It's either you're in or out. You can't be in between or even on the fence, he said. Why do you often force things on me? I asked. There was silence I never heard from David O. afterward. That was nearly a decade ago. You see, David wanted me to work 8-9 hours per day from Monday to Sunday. I tried to explain to him how it'll super difficult to do. I need some time off but he wasn't having it. David believed he was doing me a favor and back then I thought he was but as I grow my freelance career, and having help startups go to market faster, it dawns on me that relationships between employers and freelancers are mutually beneficial. One might wonder why the O. after David, many freelance marketplaces back then do hide employers surnames (some still do even at this very moment) probably to prevent freelancers from looking up employer's name on Google, LinkedIn, etc., that's of no interest to me.
The most interesting thing to me was that year after year, I see less of David O. in employers I work with. Many of my employers these days are super flexible and are open to a negotiation. Now, I have the upper hand unlike years back. Back then, almost every freelancer believed that freelancing is the future. I was one of the believers. It was like a cult. You get kicked out of our Facebook group if you have many unfavorable things to say about freelancing even though you may be telling the truth. No one wants to face the truth, it's sad especially when I get screwed by clients who take months before releasing payment, some requesting a refund despite I delivering more than expected. The risk of clients wanting me to lower my price after an agreement has been made and I've started working on the job, and the annoying part is too many unskilled freelancers offering next to nothing to get hired, the list goes on. Yet, at the public, I put on a smile.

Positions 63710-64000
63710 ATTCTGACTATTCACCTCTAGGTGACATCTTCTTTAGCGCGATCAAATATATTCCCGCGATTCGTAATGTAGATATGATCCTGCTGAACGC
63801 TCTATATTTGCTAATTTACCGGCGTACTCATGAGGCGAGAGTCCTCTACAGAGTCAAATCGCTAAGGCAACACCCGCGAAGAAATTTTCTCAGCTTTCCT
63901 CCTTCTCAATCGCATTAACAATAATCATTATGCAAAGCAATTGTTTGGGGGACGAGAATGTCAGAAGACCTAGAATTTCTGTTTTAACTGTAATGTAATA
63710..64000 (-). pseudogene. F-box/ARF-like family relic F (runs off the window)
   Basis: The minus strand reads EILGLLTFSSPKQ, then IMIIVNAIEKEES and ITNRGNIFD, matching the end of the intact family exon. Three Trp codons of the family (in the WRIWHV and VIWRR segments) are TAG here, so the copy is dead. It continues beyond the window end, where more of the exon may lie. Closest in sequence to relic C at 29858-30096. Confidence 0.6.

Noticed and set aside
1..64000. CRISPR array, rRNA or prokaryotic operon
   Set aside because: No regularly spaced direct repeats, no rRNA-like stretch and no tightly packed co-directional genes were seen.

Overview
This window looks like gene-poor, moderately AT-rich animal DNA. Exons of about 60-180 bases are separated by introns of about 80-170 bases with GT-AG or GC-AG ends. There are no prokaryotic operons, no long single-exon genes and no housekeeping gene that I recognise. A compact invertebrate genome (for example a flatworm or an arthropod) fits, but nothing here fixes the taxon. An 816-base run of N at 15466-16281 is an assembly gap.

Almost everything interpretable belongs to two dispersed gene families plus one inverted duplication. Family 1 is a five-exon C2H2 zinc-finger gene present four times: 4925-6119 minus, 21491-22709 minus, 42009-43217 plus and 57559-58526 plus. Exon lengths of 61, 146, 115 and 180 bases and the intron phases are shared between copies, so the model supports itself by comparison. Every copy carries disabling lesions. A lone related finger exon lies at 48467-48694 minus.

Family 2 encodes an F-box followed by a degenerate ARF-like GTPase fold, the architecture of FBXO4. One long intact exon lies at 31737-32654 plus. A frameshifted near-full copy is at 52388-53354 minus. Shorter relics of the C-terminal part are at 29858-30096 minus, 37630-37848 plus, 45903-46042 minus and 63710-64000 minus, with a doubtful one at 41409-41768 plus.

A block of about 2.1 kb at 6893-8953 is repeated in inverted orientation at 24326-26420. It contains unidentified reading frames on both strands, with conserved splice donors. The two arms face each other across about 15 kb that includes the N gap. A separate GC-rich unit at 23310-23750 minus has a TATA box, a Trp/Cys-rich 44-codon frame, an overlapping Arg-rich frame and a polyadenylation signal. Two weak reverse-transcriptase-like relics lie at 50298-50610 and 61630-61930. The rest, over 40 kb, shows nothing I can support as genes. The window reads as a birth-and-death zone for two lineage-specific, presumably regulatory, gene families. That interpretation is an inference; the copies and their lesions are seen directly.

We pretend everything is fine. All we had back then was hope that all will be fine hence why I joined so many "Faithful's" Facebook freelance groups. Fortunately, it seemed our dreams were becoming more than dreams. It became a movement and now reality. I could achieve a lot more than what I dreamed of years back. I get matched to jobs I can deliver, get paid as I complete each milestone, set my availability, in some cases, collaborate with other freelancers just to mention a few here on Hourspent. However, we still hold on to the dream that freelancing is the future of work. Why should it be so?
We could see it right on our faces that freelancing is here to stay. While we may still experience some downside like not having health insurance and a 401k plan, agree with me that lots of issues freelancers faced over a decade ago is now extinct.
Yet, we still believe that freelancing is the future. The future is now, don't let anyone tell you otherwise. Too many younger generations now want to freelance, some even tag that as a "side hustle", it's kinda a trend. Taking the golden leap where your income consists mainly of your talents can be rewarding. You may need to consider freelancing as a cool investment. Startups, small and medium-sized businesses are not left out, so many have built successful brands with freelancers help.
From complex tasks like software development to marketing strategies just to mention a few, freelancers are to most affordable and smart way to get those done while managing your time and your staying focus on your goals. Agreed?